Often labeled “bath salts,” the powder is also marketed as “plant food” and contains synthetic chemicals that mimic the effects of cocaine or methamphetamine. The packets are sold over-the-counter at many convenience stores. U.S. Sen. Charles Schumer of New York has introduced a bill to add the chemicals to the controlled substances list. Sen. Bob Casey of Pennsylvania supports this action. “As a result of our failure to add the ingredients in bath salts to the list of controlled substances, you have people committing violence acts because they are impacted by this substance,” said Casey. In New Jersey last weekend, a Rutgers University senior was killed, allegedly by her longtime boyfriend who had been using the drug.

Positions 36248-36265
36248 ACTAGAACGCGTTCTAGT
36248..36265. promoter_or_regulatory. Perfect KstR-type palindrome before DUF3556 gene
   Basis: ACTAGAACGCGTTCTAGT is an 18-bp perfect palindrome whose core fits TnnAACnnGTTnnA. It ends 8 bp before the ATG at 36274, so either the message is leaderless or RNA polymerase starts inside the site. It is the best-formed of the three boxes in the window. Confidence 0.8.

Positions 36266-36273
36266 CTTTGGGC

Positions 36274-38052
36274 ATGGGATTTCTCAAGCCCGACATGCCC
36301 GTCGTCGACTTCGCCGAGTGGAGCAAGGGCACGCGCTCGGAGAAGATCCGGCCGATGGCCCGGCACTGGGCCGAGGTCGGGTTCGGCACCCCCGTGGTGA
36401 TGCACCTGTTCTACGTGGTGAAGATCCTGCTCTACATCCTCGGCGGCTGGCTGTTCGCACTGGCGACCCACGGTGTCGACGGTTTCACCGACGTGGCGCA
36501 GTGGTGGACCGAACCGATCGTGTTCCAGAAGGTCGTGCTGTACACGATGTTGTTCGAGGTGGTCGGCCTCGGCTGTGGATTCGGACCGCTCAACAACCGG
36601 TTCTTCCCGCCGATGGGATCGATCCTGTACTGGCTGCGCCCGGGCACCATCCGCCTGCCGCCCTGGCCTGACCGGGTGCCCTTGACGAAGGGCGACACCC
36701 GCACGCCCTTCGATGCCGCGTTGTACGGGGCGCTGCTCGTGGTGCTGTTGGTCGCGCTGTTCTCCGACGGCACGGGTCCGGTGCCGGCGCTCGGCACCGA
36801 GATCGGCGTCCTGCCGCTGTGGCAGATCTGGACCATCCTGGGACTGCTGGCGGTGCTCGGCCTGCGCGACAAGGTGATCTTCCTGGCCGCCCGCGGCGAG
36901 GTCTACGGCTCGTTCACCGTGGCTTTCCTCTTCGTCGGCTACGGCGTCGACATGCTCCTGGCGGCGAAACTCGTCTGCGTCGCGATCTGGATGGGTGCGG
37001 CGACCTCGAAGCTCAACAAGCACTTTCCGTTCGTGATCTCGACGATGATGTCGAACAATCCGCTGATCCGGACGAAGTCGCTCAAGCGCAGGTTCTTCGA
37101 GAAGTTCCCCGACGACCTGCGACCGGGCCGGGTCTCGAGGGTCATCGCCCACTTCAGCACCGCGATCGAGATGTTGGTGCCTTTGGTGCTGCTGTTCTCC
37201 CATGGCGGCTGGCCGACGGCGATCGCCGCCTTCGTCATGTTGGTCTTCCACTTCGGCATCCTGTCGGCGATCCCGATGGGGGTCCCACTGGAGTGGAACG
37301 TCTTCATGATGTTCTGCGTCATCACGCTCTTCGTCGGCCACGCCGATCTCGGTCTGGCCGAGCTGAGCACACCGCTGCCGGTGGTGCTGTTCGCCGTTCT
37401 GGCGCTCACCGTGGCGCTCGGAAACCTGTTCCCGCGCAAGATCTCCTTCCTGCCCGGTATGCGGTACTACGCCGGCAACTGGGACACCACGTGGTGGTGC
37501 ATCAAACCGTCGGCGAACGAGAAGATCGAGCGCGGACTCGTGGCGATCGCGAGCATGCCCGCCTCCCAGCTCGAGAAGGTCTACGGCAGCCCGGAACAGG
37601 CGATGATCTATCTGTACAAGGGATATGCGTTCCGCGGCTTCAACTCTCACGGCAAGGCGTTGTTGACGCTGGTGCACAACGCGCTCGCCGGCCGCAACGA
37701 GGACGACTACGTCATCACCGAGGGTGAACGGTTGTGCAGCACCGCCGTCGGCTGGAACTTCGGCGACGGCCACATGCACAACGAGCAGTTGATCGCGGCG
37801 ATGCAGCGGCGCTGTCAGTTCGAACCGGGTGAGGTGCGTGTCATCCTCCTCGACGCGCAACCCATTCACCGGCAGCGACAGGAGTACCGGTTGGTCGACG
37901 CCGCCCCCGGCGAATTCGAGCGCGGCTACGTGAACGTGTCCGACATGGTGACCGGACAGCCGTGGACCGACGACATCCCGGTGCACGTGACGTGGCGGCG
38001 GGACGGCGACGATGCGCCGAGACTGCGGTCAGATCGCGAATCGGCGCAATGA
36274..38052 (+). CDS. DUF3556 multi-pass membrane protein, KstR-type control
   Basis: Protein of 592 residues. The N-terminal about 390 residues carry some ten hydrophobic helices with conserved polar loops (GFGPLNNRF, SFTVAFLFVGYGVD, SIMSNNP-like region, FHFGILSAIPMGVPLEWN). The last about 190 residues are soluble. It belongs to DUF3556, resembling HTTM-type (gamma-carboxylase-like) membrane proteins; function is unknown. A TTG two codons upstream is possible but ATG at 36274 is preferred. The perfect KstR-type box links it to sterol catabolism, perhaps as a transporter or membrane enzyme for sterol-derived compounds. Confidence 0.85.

“In Scranton, my home town, police charged a man with breaking into a monastery residence and attacking a priest just last week,” said Casey. “There are plenty of incidents like that, so we want to make sure we are responsive to that and that we pass legislation to deal with this problem.” While there is no exact timeframe, Casey said he’ll push for quick action. Many states, including Florida, Louisiana and North Dakota, have banned the product. Lawmakers in Trenton say they will propose a ban in New Jersey soon.